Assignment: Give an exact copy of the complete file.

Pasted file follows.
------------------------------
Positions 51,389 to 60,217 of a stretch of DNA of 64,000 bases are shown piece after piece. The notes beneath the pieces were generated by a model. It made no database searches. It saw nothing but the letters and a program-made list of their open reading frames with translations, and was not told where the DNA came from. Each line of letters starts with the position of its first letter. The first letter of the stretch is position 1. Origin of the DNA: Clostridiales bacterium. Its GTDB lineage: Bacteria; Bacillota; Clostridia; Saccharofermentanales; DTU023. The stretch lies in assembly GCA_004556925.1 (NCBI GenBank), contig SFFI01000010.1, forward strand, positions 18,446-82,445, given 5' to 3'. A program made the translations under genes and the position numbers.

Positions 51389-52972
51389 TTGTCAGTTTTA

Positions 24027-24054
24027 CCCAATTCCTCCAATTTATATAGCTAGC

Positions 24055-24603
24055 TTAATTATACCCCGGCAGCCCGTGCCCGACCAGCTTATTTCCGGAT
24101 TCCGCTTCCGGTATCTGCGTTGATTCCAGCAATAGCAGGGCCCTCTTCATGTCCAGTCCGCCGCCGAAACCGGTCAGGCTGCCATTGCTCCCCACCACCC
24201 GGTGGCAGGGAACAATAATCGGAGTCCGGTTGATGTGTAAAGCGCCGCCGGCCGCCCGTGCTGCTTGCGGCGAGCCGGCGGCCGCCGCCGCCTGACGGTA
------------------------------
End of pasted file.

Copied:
Positions 51,389 to 60,217 of a stretch of DNA of 64,000 bases are shown piece after piece. The notes beneath the pieces were generated by a model. It made no database searches. It saw nothing but the letters and a program-made list of their open reading frames with translations, and was not told where the DNA came from. Each line of letters starts with the position of its first letter. The first letter of the stretch is position 1. Origin of the DNA: Clostridiales bacterium. Its GTDB lineage: Bacteria; Bacillota; Clostridia; Saccharofermentanales; DTU023. The stretch lies in assembly GCA_004556925.1 (NCBI GenBank), contig SFFI01000010.1, forward strand, positions 18,446-82,445, given 5' to 3'. A program made the translations under genes and the position numbers.

Positions 51389-52972
51389 TTGTCAGTTTTA

Positions 24027-24054
24027 CCCAATTCCTCCAATTTATATAGCTAGC

Positions 24055-24603
24055 TTAATTATACCCCGGCAGCCCGTGCCCGACCAGCTTATTTCCGGAT
24101 TCCGCTTCCGGTATCTGCGTTGATTCCAGCAATAGCAGGGCCCTCTTCATGTCCAGTCCGCCGCCGAAACCGGTCAGGCTGCCATTGCTCCCCACCACCC
24201 GGTGGCAGGGAACAATAATCGGAGTCCGGTTGATGTGTAAAGCGCCGCCGGCCGCCCGTGCTGCTTGCGGCGAGCCGGCGGCCGCCGCCGCCTGACGGTA